Rescue Books

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**It’s time to save business books.**
I’m wondering if we should start a humane society to save the business books of the world? I have a personal problem that I haven’t spoken about in public. Please, allow me to indulge myself. Here it is: I can’t walk by any form of retail establishment that sells books (new and/or used) without going in. I could have been in a book store earlier in the week… Still, there is an energy-based pull that keeps dragging me back in. Book stores are like the Death Star to me. Resistance is futile. If you think this is some of joke or exaggeration, just ask anyone who knows me. What makes this worse, is my undying need to buy books that I have read, loved and already own. That’s not a typo. It’s true. It’s especially true in used book stores. If I see a copy of [The Cluetrain Manifesto]( “The Cluetrain Manifesto”) or anything by [Seth Godin]( “Seth Godin”) or [Tom Peters]( “Tom Peters”), I buy it. I can’t imagine how anybody could orphan books like that (by writers like that), and leave it stuck in some used book store – among thousand of other titles – to rot. Books like that need to be saved, and they need to be given a good home. I buy them… Err, rescue these business books and find them a good home. I just can’t bear the thought that a copy of [Purple Cow]( “Purple Cow”) is sitting on some random bookshelf in a used book store, when it could be helping a burgeoning entrepreneur to figure out what their brand could be all about.
**Rescue books help me connect.**
This act of rescuing important business books and finding them a better home is something that I have been actively practicing for close to twenty years. What makes this most strange, is that I am no hoarder. I’m no collector. I’m closer to a minimalist, and I haven’t read a physical book in a very long time. I do all of book reading on my [iPhone]( “iPhone”) with my [Kindle app]( “Kindle App”). Yes, I still love physical books, but I find the practicality and ease of my iPhone to read a book so good, that it supersedes my love of the physical object, when I’m on the go (which is often).
**Technology, you win *this* round.**
While owning the physical book may sound redundant, it isn’t. Because I’m not one to collect stuff like this, seeing those books on my shelves makes me wonder who they can best serve. This sparks all kinds of connections and networking opportunities for me to create. I’m often known to send books to people, or hand them off after a coffee. Ultimately, it’s like a big, networking game to find these books a new and safe home, where they will be loved and taken care of. If you’re looking for a cheap, valuable and meaningful way to network in 2015, consider rescuing some business books and finding them a new home.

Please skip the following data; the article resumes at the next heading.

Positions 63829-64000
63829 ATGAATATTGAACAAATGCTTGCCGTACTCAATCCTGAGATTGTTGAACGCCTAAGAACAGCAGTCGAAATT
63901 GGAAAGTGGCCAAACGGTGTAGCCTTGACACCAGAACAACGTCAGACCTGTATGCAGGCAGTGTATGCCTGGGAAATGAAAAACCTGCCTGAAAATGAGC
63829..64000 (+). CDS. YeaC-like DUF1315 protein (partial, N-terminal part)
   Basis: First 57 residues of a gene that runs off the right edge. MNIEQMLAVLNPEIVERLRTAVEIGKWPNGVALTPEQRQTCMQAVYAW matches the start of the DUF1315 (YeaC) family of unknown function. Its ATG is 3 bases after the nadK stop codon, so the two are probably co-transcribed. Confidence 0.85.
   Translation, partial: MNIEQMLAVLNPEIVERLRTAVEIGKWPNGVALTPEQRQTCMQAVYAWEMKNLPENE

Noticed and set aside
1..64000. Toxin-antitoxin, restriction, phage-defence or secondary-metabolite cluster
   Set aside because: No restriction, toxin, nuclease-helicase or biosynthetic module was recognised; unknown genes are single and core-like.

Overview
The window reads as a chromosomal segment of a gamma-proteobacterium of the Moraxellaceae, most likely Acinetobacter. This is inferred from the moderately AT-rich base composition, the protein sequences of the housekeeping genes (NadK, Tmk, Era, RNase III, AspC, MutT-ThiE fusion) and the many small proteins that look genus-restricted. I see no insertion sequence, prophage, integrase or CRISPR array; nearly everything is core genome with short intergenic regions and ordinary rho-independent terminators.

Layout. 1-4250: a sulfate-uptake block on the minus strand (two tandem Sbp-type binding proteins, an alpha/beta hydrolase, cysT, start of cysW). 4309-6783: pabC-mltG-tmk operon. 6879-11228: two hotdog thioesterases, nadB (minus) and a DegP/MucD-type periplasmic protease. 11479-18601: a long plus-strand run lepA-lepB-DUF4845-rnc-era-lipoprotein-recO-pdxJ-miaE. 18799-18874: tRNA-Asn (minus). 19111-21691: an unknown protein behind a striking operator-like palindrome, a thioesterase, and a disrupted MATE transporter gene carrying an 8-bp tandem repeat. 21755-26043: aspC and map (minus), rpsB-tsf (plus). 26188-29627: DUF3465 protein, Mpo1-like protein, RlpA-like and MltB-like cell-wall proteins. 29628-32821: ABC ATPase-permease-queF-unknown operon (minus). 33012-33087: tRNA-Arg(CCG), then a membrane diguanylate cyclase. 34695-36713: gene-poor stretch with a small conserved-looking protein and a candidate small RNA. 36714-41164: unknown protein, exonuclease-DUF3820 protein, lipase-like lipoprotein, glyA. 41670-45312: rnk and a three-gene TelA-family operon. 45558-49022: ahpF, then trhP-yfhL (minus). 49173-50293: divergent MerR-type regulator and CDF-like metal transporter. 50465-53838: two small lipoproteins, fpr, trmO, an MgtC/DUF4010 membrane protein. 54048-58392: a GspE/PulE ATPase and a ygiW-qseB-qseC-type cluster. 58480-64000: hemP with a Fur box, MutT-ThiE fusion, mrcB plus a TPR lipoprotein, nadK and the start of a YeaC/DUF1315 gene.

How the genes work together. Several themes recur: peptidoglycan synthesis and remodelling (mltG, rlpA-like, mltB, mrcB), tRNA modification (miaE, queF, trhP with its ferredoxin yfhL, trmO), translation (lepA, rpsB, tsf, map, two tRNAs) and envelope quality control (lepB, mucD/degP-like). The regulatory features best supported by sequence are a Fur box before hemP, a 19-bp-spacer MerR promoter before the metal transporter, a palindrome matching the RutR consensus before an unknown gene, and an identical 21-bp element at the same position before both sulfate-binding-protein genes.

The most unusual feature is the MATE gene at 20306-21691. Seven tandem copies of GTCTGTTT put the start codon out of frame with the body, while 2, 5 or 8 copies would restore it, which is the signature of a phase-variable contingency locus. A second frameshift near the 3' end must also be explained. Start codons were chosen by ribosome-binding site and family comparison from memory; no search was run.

**Pawn Stars and saving the classics.**
I used to collect comic books. Lots and lots of comic books. I still like to buy the occasional one. I also have a few leftover from those days of collecting. Maybe a box worth. Not sure where the rest went. Sadly. I used to enjoy the collecting part. Hunting for that gem and preserving it. As I got older, I gleaned little satisfaction from knowing that I had something special that others did not. I wanted to share it. Last year, I had a business trip to Las Vegas. When in Vegas, I always enjoy a trip to [Bauman Rare Books]( “Bauman Rare Books”). You may recognize this store, because one of the employees, [Rebecca Romney]( “Rebecca Romney”), often appears on the hit reality show, [Pawn Stars]( “Pawn Stars”). I had a chance to talk about my love of rescuing business books with Rebecca. Beyond making her smile at this practice, I also asked her about the market for collectibles in the business book space. As old as some business books seem, there is not a massive market for unique, one-of-a-kind collectibles. At first, this surprised me. No real value for a mint, first edition of [In Search Of Excellence]( “In Search Of Excellence”)? How can that be? It bothered me. For months. The information in some of these business books can’t be measured, and yet there was no substantive market for these in terms of them being collectibles. Then, it hit me harder: let’s keep it that way. Let’s all ensure that these books always find a nice home. That these ideas are always shared and that they’re so valuable that you can’t find them tossed in some random stack with [Harry Potter]( “Harry Potter”) and [Fifty Shades of Grey]( “Fifty Shades of Grey”). Let’s also ensure that these ideas are also never given the status of collectibles, so that they are always egalitarian (anyone can access them for cheap!). We can do this, if we’re out there – all of us – buying them up… and rescuing them!
**Who’s with me?**